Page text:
Drugs

Hydroxychloroquine

Hydroxychloroquine

Other Names: HCQ, Plaquenil, hydroxychloroquine sulfate Drug Class: Immune Modulators Molecular Formula: C18 H26 Cl N3 O Registry Number: 118-42-3 (CAS) Chemical Name: Ethanol, 2-((4-((7-chloro-4-quinolinyl)amino)pentyl)ethylamino)- Chemical Class: 4-aminoquinoline Phase of Development: Hydroxychloroquine is in Phase II development as an immune modulator for HIV treatment.

(Compound details obtained from ChemIDplus Advanced,1 Blood article,2 HIV i-BASE/Treatment Action Group 2015 Pipeline Report,3 PLoS Medicine article,4 and ClinicalTrials.gov5,6)

What is hydroxychloroquine?

What is hydroxychloroquine?

Hydroxychloroquine is an investigational drug that is categorized as an immune modulator.2 Immune modulators (also called immunomodulators) are substances that help to activate, boost, or restore normal immune function.

To learn how investigational drugs are tested during clinical trials, read the AIDSinfo What is an Investigational HIV Drug? and HIV/AIDS Clinical Trials fact sheets.

Hydroxychloroquine has also been approved by the Food and Drug Administration (FDA) for the treatment of malaria, lupus, and rheumatoid arthritis.7

HIV infection can cause a person’s immune system to become overactive (called immune hyperactivation). Immune hyperactivation can damage the immune system and cause HIV to progress faster.8–13 Hydroxychloroquine may be able to reduce immune hyperactivation.8,9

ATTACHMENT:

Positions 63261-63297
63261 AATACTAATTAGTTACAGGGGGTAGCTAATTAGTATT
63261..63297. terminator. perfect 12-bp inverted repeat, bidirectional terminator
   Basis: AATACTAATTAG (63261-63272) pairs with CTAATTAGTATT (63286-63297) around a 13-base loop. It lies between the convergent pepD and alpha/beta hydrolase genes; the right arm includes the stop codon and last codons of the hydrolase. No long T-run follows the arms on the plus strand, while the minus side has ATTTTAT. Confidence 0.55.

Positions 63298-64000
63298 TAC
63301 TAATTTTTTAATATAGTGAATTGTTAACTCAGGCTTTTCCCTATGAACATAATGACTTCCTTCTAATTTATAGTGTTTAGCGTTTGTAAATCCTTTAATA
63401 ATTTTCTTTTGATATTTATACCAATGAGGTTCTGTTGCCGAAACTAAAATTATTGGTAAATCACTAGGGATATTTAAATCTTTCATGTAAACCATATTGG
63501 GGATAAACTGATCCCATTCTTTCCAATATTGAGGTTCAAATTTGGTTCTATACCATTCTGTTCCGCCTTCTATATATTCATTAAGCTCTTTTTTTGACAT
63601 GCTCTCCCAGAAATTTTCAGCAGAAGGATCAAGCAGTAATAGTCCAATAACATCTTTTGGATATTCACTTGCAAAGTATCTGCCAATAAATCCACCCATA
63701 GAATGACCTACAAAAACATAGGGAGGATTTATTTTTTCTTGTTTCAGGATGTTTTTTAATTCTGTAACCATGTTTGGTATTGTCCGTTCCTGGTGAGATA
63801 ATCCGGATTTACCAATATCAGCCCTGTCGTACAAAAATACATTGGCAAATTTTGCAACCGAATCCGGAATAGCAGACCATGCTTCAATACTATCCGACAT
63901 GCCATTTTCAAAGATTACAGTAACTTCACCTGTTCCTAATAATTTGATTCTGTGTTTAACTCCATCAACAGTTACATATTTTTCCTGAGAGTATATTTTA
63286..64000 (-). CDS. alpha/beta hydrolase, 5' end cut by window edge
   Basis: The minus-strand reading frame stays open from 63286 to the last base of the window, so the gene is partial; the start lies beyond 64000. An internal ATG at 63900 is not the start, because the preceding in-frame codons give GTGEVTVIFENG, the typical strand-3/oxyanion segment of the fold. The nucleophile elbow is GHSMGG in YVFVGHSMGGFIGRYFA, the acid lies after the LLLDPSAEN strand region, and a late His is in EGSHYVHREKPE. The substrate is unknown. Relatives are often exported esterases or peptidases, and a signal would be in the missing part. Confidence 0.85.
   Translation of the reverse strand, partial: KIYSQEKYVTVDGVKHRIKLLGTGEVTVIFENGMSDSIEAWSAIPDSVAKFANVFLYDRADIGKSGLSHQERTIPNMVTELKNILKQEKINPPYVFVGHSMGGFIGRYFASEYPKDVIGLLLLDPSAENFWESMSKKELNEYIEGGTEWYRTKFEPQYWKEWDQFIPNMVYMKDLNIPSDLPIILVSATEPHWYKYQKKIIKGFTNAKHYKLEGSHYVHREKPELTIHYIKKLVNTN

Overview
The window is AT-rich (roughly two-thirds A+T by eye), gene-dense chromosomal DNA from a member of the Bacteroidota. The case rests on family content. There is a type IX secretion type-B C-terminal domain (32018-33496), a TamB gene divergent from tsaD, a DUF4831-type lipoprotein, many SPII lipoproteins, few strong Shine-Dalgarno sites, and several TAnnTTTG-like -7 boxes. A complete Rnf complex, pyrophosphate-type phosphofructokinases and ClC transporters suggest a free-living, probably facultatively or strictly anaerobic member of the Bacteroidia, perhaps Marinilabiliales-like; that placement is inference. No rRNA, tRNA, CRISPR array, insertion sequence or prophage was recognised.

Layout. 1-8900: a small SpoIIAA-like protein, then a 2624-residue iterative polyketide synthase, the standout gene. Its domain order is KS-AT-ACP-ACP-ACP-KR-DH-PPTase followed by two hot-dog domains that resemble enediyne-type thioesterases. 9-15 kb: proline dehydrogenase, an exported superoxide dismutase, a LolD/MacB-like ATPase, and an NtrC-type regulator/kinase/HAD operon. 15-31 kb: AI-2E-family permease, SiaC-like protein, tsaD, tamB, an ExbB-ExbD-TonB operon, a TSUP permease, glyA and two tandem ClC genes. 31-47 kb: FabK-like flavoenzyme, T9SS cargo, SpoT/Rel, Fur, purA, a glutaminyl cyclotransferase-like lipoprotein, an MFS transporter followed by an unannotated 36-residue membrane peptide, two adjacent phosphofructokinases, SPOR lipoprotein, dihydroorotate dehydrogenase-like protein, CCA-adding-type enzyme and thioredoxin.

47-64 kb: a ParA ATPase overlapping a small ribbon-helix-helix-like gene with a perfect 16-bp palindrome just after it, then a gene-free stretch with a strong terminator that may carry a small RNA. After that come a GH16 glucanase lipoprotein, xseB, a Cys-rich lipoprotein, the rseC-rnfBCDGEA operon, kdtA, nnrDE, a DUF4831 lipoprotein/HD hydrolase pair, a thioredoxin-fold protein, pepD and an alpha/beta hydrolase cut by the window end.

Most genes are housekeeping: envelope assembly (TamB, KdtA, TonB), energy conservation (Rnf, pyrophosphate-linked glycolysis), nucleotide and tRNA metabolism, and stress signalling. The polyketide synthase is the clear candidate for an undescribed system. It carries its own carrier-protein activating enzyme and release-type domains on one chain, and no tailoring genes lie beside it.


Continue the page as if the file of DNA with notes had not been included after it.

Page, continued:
Which clinical trials are studying hydroxychloroquine?

Which clinical trials are studying hydroxychloroquine?

Study Names: 1) SEARCH 019; NCT02475915, and 2) SEARCH 026; NCT02470351
Phase: I/II
Status: These studies have been completed.
Location: Thailand
Purpose: The purpose of SEARCH 019 was to see how safely and effectively a combination of ART, vorinostat, hydroxychloroquine, and maraviroc controlled participants’ viral loads during a planned break from HIV medicines that followed the combination treatment. The researchers compared the combination treatment to ART alone. SEARCH 026 was a substudy that evaluated the effect of vorinostat, hydroxychloroquine, and maraviroc on the brains and spinal cords of participants in SEARCH 019.5,14,15

Study Names: HCQ-01; NCT01067417
Phase: II
Status: This study has been completed.
Location: United Kingdom
Purpose: The purpose of this study was to determine whether hydroxychloroquine could reduce immune hyperactivation and slow the decline of CD4 cell counts in participants who were not receiving ART.6,8

Study Name: 2009-012499-28 (EudraCT)
Phase: Not available
Status: This study has been completed.
Location: Italy
Purpose: The purpose of this study was to determine whether hydroxychloroquine in combination with ART could reduce immune hyperactivation and increase CD4 cell counts in people whose CD4 counts didn’t improve on ART alone, even when their viral loads were suppressed.2

For more details on the studies listed above, see the Health Professional version of this drug summary.

Other HIV-related studies evaluating hydroxychloroquine have been completed or are ongoing. One study (NCT02079077) looked at whether aspirin or hydroxycholoroquine could reduce immune hyperactivation in women who were not infected with HIV.16,17

What side effects might hydroxychloroquine cause?

What side effects might hydroxychloroquine cause?

One goal of HIV research is to identify new drugs that have fewer side effects. The following side effects were observed in the studies of hydroxychloroquine listed above.

SEARCH 019 (NCT02475915); SEARCH 026 (NCT02470351):